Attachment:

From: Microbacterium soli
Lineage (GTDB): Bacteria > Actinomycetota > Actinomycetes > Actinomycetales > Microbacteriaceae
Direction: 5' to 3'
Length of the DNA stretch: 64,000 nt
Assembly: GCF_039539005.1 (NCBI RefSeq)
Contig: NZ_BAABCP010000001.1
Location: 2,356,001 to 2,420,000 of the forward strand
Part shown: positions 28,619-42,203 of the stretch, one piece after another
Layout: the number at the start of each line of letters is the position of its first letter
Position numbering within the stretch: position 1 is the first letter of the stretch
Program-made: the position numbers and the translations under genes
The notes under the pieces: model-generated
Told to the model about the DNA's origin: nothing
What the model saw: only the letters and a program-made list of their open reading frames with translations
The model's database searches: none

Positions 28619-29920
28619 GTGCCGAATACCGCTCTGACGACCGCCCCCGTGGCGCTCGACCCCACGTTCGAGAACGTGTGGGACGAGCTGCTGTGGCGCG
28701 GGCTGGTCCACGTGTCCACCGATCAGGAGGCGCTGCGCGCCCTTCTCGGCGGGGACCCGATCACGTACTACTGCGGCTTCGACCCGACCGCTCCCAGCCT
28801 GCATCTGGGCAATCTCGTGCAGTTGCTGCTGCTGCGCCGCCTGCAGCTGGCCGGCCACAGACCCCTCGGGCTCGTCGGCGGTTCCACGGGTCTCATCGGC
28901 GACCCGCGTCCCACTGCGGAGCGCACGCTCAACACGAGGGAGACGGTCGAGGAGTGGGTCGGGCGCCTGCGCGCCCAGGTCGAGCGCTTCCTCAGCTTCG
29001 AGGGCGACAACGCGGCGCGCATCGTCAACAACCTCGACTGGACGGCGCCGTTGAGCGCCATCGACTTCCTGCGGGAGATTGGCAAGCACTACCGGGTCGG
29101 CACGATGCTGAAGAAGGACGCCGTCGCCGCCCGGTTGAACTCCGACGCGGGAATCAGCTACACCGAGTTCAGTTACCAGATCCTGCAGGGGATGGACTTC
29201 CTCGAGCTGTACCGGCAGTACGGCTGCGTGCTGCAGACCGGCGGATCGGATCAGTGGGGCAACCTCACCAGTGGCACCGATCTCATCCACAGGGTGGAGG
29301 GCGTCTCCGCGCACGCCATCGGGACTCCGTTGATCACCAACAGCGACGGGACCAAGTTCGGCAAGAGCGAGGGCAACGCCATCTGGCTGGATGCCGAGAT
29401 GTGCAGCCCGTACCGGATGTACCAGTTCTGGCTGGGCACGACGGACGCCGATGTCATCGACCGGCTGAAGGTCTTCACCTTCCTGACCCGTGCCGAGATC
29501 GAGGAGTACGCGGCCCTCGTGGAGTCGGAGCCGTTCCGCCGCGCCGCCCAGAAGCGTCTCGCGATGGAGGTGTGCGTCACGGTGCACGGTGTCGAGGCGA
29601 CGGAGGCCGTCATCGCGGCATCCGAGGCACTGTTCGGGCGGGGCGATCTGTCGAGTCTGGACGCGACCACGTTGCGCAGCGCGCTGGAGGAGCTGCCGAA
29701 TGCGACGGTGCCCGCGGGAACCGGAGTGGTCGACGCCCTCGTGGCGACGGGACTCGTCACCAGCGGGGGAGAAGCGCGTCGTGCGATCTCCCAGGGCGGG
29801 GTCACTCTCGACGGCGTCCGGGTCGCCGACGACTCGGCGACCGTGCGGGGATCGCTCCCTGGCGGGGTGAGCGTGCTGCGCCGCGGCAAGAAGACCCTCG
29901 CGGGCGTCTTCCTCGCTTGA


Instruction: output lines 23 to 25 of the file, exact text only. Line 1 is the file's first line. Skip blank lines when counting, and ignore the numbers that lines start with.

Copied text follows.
29201 CTCGAGCTGTACCGGCAGTACGGCTGCGTGCTGCAGACCGGCGGATCGGATCAGTGGGGCAACCTCACCAGTGGCACCGATCTCATCCACAGGGTGGAGG
29301 GCGTCTCCGCGCACGCCATCGGGACTCCGTTGATCACCAACAGCGACGGGACCAAGTTCGGCAAGAGCGAGGGCAACGCCATCTGGCTGGATGCCGAGAT
29401 GTGCAGCCCGTACCGGATGTACCAGTTCTGGCTGGGCACGACGGACGCCGATGTCATCGACCGGCTGAAGGTCTTCACCTTCCTGACCCGTGCCGAGATC